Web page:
The Trinity in the Book of Revelation3
Many struggle to understand the Trinity. I count myself among them! But I believe it! I believe it not because I can explain it with logical precision, but because the NT so clearly and repeatedly teaches it. One such place is the book of Revelation. There we see consistent and repeated evidence of the Deity of Father, Son, and Holy Spirit: three co-equal persons existing as One undivided God. Continue reading . . .
Many struggle to understand the Trinity. I count myself among them! But I believe it! I believe it not because I can explain it with logical precision, but because the NT so clearly and repeatedly teaches it. One such place is the book of Revelation. There we see consistent and repeated evidence of the Deity of Father, Son, and Holy Spirit: three co-equal persons existing as One undivided God.
The first explicit reference to the Triune character of God is found in Revelation 1:4b-5a,
“Grace to you and peace from him who is and who was and who is to come, and from the seven Spirits who are before his throne, and from Jesus Christ, the faithful witness, the firstborn from the dead, and the ruler of the kings of the earth.”
There are only two occasions on which God himself speaks in Revelation, and they are both declarations concerning his identity as God:
“I am the Alpha and Omega, says the Lord God, who is and who was and who is to come, the Almighty” (1:8).
“I am the Alpha and Omega, the beginning and the end” (21:6).
What makes these important is that they correspond to two self-declarations of Jesus, thus testifying to their shared deity:
“I am the first and the last” (1:17).
“I am the Alpha and the Omega, the first and the last, the beginning and the end” (22:13).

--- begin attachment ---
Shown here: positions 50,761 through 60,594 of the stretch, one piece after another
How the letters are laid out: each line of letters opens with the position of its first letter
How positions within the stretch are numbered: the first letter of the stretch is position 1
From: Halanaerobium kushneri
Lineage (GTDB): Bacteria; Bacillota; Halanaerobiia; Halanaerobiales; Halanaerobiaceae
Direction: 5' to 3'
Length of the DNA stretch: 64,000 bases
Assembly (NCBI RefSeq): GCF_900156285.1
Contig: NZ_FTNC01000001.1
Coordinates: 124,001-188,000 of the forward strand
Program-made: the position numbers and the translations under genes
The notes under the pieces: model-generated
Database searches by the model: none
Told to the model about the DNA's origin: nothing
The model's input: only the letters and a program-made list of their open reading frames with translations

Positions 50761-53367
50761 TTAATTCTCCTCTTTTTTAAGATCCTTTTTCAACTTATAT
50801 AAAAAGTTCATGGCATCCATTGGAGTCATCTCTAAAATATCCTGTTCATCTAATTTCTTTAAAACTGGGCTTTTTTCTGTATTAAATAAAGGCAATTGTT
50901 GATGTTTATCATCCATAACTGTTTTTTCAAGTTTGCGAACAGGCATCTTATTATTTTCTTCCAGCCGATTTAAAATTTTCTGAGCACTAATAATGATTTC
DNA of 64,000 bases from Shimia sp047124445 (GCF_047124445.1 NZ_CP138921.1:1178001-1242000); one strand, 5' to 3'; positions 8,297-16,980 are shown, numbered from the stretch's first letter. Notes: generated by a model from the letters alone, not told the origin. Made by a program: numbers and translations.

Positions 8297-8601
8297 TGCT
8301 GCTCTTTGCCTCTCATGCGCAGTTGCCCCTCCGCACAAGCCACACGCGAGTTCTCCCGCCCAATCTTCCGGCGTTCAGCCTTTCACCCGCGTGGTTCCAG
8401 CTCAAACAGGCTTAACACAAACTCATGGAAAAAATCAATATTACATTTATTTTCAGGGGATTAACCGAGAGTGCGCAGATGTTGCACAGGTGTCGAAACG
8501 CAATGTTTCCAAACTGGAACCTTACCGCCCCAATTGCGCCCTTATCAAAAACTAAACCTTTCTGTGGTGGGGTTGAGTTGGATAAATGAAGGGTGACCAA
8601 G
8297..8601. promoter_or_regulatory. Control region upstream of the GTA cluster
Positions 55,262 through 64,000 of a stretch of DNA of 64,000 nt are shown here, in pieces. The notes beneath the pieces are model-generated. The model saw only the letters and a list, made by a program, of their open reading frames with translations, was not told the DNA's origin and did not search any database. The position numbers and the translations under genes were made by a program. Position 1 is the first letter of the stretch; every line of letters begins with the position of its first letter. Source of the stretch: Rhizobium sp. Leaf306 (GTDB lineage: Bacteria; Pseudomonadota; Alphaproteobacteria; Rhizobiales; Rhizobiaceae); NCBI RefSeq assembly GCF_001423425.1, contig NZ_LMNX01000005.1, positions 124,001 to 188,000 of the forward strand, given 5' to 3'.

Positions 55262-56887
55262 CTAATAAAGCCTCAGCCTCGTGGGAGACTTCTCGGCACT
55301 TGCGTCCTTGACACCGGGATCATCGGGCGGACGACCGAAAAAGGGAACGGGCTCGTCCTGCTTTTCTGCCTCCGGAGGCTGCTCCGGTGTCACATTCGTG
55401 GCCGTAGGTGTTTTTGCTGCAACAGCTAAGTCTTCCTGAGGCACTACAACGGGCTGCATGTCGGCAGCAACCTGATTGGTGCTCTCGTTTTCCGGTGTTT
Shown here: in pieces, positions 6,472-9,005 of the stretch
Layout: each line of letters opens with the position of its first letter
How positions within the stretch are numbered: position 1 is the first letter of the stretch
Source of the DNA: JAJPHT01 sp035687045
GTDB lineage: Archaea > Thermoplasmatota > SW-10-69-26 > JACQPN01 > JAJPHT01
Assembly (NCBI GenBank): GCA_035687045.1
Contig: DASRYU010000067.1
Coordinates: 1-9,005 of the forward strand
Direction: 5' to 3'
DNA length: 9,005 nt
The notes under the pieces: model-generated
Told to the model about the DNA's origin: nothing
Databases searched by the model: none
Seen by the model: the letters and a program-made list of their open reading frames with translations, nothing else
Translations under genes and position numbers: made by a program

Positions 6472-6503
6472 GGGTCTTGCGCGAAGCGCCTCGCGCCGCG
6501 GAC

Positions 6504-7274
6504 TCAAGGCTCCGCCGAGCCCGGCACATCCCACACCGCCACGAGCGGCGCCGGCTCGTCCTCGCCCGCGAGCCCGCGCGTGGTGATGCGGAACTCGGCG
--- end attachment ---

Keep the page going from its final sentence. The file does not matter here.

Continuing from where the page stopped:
The words “the first and the last” are taken from Isaiah where it occurs as a self-designation for God (44:6; 48:12). One could hardly find a more explicit claim to exclusive deity than this. As the first and the last Jesus is not only claiming equality of nature with the Father but is declaring that he both precedes all things, as their Creator, and will bring all things to their eschatological consummation. He is the origin and goal of all history.
On three occasions God is called “the One who is and who was and who is to come” (1:4,8; 4:8). On two other occasions he is “the One who is and who was” (11:17; 16:5). This is most likely an interpretation of the divine name YHWH. Some have found in this title a reference to past, present, and future existence. However, the third term is not the future tense of the verb “to be” but the present participle of the verb “to come”, lit., “the one who is coming.” John’s aim is “to depict the future of God not as his mere future existence, but as his coming to the world in salvation and judgment. He no doubt has in mind those many Old Testament prophetic passages which announce that God will ‘come’ to save and judge (e.g. Ps. 96:13; 98:9; Isa. 40:10; 66:15; Zech. 14:5) and which early Christians understood to refer to his eschatological coming to fulfill his final purpose for the world, a coming they identified with the parousia of Jesus Christ” (Richard Bauckham, Theology, 29).
Why, then, the abbreviated form, “the One who is and who was,” in 11:17 and 16:5? The answer is found in the context. At these points in John’s vision the eschatological, end-of-the-age coming of God is taking place. “It is no longer future, and the hymns which use the designation praise God for the occurrence of this eschatological fulfillment of his purpose. . . . Necessarily the future element in the designation of God is replaced by the thanksgiving that his role has begun” (Theology, 29).